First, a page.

Dr. Fink was professor of psychiatry and behavioral science at Temple University's School of Medicine, where he trained in the 1950s.
Disturbed that some children were not being helped to develop into nonviolent adults, Dr. Fink created a "parental recipe" for emotionally healthy kids. He prodded parents to guide children with warmth and love, and to help the youngsters feel proud of their achievements.
In the late 1990s, Dr. Fink also developed a response team of mental-health professionals and community volunteers who would hurry to crime scenes to counsel children who had seen violence. The team referred the youngsters to agencies if needed.
He was appalled when a 7-year-old witnessed the murder of his two sisters in West Philadelphia but never got counseling. He warned that if children's emotional needs went unmet, they would end up in jail or the morgue.
Another interest of Dr. Fink's was those serving life terms behind bars. He spent time listening to the lifers at Graterford prison and came to respect them.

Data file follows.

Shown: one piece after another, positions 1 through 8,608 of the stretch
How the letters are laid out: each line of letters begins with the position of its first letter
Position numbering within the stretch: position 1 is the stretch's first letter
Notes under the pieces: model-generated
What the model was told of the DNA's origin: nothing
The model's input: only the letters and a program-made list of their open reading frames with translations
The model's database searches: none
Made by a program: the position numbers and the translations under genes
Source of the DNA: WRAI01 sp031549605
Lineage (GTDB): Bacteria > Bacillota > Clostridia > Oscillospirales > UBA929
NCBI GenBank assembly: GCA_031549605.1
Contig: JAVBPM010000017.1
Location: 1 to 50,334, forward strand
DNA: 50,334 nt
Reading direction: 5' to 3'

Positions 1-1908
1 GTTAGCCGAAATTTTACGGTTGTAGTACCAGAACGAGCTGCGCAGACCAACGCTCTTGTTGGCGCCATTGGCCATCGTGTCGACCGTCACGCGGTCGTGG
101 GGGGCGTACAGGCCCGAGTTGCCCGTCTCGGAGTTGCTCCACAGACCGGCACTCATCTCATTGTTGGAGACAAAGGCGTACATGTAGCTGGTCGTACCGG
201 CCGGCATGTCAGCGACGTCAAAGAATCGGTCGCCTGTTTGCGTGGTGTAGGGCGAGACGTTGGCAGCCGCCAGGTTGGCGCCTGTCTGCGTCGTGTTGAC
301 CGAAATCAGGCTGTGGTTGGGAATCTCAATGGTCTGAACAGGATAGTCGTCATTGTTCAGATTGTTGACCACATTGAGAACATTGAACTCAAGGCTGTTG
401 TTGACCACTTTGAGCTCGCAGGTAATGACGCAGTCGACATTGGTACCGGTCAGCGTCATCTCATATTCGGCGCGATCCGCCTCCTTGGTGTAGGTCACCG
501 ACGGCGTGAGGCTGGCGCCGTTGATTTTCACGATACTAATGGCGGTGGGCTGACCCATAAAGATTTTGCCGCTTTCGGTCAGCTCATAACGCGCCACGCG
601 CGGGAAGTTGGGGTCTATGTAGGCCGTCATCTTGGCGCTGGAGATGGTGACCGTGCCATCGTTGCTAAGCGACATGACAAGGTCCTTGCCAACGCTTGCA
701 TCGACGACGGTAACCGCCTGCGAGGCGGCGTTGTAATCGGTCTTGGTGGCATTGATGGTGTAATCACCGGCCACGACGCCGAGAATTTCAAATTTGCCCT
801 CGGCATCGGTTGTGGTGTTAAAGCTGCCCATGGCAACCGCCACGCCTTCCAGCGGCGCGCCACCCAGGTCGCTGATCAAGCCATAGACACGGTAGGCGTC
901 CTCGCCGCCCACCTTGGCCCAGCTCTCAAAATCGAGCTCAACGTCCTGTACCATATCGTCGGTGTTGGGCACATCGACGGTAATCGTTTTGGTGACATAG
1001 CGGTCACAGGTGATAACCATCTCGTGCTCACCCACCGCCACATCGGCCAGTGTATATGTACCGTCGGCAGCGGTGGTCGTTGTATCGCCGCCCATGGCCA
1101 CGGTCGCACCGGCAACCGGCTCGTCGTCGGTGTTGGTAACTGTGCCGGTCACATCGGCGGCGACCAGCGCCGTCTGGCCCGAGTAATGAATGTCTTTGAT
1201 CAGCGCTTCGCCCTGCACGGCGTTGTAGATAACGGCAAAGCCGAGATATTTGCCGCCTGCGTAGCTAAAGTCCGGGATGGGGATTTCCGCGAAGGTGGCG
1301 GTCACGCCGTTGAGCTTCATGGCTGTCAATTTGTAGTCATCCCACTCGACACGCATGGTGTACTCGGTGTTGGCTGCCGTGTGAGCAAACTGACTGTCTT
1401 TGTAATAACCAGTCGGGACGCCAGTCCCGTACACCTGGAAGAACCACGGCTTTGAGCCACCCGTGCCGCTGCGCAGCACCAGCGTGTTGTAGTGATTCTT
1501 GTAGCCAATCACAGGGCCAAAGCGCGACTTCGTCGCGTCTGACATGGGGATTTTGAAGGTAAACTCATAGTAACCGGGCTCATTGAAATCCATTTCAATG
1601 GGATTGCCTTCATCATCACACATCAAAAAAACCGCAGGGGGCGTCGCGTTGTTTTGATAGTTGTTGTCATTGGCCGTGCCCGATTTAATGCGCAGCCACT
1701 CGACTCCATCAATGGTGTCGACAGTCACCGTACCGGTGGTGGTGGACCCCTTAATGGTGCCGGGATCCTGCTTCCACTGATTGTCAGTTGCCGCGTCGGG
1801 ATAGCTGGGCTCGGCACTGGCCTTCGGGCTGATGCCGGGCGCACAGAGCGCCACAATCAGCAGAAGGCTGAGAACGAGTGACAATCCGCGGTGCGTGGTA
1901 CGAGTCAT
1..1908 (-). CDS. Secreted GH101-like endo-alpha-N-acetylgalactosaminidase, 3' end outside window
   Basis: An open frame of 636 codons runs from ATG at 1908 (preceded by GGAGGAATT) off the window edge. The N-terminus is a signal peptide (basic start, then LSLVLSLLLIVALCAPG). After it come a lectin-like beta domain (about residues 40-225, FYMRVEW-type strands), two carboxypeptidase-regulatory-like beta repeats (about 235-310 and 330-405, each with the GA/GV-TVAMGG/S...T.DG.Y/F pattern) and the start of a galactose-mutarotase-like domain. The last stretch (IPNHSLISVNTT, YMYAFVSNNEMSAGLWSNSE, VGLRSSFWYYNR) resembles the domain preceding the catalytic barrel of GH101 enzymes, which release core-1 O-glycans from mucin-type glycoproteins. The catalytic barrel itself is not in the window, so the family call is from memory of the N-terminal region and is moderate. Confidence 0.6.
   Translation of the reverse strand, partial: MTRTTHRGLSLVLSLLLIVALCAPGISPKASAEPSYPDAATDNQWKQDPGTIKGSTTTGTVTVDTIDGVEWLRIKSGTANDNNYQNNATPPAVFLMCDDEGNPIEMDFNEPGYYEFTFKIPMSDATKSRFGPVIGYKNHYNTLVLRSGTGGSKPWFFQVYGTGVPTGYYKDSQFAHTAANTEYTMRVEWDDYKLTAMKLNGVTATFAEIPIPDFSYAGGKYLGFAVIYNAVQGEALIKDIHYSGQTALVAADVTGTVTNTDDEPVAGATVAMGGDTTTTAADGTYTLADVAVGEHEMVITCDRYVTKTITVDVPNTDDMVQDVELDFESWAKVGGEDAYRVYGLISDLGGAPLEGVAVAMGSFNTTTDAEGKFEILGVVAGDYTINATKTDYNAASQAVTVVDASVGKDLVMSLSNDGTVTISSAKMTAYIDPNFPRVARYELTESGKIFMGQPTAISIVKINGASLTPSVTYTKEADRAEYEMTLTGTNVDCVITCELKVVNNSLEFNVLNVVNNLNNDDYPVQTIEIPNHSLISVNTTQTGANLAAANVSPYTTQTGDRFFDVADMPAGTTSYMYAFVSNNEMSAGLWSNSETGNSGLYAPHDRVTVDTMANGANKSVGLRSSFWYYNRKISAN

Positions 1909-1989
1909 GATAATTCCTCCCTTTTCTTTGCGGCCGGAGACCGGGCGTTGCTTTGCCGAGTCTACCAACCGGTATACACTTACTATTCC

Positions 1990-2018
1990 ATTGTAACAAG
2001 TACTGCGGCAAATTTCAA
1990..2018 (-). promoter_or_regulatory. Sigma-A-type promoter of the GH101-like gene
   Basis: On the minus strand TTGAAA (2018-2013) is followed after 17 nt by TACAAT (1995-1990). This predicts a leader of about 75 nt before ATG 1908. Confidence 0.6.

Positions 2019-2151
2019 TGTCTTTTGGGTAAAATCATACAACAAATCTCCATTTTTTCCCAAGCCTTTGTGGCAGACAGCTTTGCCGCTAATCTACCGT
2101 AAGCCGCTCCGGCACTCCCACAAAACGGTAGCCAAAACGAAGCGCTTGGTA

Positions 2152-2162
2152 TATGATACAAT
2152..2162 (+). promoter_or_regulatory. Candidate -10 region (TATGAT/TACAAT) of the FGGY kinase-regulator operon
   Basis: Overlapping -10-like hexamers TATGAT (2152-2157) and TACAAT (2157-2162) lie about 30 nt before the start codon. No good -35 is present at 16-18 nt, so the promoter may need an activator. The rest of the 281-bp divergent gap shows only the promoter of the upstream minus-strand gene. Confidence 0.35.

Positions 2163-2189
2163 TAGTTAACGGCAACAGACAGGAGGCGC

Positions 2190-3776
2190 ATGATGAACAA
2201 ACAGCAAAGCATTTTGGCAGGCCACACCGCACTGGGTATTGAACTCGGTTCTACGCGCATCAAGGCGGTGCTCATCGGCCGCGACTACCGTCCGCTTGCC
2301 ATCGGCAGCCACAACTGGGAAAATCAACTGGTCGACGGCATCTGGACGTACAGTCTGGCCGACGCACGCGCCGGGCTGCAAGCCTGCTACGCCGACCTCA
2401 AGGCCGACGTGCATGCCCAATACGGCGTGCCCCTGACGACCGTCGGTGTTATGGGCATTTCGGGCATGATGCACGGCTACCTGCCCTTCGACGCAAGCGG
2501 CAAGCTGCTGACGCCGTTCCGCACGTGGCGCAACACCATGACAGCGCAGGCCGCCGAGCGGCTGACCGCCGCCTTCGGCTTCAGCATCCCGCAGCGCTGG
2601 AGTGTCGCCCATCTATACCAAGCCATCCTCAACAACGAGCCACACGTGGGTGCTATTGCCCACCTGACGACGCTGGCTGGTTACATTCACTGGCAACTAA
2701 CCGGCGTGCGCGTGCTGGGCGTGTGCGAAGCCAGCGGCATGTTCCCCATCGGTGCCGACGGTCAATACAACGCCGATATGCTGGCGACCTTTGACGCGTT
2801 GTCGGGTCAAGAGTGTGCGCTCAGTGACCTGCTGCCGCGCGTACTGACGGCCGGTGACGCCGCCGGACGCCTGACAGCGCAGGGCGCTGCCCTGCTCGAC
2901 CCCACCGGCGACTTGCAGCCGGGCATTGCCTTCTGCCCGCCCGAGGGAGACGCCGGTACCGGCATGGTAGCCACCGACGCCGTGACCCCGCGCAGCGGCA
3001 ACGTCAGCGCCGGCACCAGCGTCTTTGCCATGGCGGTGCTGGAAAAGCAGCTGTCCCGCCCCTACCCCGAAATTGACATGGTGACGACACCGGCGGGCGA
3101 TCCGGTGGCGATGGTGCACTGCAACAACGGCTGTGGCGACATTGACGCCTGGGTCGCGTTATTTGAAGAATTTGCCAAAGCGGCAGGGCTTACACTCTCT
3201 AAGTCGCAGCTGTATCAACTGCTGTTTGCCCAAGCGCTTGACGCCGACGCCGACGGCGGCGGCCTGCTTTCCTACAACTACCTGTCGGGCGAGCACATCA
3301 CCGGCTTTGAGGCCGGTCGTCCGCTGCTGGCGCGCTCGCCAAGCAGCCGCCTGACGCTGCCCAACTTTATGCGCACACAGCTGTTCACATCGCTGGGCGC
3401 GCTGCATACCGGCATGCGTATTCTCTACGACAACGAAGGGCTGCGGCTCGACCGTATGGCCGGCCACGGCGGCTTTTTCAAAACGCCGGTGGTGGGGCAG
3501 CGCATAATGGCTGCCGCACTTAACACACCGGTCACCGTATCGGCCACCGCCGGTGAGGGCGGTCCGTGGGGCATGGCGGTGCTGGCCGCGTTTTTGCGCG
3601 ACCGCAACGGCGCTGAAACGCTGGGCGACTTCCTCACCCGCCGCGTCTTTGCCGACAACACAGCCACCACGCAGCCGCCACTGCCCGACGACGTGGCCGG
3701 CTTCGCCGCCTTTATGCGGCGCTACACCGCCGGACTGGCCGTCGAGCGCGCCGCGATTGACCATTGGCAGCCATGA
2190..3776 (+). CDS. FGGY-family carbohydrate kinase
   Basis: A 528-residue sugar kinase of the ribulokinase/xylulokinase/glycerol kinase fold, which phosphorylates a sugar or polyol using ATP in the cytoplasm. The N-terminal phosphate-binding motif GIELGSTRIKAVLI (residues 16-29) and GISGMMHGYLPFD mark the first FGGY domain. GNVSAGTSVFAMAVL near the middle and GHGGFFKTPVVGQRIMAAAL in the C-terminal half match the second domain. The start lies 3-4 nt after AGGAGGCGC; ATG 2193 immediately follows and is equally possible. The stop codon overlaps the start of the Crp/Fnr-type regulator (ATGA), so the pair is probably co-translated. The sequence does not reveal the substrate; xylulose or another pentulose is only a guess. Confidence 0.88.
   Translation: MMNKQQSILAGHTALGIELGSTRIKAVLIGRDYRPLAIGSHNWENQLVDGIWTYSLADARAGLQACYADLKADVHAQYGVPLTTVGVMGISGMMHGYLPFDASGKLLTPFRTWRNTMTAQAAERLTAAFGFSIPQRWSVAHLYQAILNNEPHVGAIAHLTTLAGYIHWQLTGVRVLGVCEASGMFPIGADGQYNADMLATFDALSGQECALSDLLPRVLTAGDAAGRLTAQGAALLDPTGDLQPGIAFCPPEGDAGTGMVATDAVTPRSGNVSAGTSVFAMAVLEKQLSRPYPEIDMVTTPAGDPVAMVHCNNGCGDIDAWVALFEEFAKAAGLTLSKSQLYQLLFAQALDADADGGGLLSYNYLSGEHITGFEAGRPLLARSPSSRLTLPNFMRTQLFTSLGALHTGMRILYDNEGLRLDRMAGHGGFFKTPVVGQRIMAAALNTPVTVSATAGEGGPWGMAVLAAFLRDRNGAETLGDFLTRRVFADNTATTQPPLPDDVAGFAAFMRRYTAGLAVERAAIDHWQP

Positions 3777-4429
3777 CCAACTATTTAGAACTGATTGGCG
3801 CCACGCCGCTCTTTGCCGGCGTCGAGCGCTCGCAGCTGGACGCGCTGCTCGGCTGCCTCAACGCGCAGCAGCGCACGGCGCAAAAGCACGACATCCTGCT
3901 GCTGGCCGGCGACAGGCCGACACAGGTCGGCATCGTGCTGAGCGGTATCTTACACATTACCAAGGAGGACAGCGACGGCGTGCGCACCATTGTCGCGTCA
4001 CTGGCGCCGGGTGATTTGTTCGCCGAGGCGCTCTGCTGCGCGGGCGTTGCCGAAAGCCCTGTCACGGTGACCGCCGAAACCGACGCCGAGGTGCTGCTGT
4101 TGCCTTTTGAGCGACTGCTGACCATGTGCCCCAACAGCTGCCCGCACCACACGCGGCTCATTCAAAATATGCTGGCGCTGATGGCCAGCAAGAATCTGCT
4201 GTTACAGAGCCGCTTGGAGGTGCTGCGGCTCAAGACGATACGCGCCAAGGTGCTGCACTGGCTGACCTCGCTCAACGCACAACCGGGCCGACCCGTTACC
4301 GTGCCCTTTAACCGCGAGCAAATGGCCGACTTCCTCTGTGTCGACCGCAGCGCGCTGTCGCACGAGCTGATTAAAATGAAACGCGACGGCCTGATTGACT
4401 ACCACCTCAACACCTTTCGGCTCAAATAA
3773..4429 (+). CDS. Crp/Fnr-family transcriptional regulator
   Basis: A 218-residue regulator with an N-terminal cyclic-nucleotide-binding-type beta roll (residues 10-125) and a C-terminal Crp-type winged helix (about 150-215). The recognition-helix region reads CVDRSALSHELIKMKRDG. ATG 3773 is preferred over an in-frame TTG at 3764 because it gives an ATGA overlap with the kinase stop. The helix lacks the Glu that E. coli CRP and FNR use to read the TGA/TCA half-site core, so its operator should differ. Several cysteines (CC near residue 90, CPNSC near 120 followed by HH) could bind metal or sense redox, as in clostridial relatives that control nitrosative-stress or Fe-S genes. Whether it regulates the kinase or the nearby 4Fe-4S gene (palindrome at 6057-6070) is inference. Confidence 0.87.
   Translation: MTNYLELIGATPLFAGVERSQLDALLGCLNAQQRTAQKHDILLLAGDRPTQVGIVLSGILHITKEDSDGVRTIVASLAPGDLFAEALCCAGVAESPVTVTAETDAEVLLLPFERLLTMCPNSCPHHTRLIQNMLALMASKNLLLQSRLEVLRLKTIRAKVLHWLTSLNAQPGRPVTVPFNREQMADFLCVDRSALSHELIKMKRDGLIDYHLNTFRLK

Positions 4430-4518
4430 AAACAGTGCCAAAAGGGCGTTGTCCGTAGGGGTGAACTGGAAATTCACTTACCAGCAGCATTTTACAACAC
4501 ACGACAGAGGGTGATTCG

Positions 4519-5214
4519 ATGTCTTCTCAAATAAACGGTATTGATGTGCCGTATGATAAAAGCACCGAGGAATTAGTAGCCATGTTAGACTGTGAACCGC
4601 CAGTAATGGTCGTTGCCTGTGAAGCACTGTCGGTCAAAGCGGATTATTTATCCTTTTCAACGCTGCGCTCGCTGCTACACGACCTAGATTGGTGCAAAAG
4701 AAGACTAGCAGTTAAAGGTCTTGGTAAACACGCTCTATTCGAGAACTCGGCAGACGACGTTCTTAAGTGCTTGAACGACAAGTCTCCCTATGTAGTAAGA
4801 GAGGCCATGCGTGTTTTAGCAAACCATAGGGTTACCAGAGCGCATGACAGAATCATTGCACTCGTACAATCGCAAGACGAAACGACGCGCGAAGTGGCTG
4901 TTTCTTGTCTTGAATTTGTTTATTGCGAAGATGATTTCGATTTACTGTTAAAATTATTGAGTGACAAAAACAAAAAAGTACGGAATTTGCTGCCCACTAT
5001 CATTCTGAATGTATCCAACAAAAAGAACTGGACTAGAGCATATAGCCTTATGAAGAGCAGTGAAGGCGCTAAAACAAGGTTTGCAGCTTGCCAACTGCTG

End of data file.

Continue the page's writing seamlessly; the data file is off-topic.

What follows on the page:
"They laugh, joke with, and appreciate one another, and are filled with a desire to do good in their community," he wrote in a psychiatry journal in 2009. "Some of them work with others in the prison population, teaching them to read, instructing them on behavior when they are released, and trying to build a different community of men at reentry."
He urged his colleagues to get to know these men and the details of their lives in order to earn their trust.
Dr. Fink served as president of the American Psychiatric Association, the American College of Psychiatrists, and other professional groups.
He played a key role in Physicians for Social Responsibility Philadelphia as the organization shifted its focus from nuclear weapons and nuclear power to preventing violence in families and communities. A number of programs begun during his period of influence on the board continue.
His son described Dr. Fink as "a charismatic figure - energetic, warm, inclusive - who took great joy in bringing people of all sorts together to work on shared projects or ideas."
In addition to his son David, Dr. Fink is survived by his wife, Phyllis; two other sons, Mark and Gary; and eight grandchildren. His first wife, Shirley Fink, died in 1985.
A memorial service will be held at 1 p.m. Monday, June 16, at the College of Physicians of Philadelphia, 19 S. 22d St., Philadelphia. Burial was private.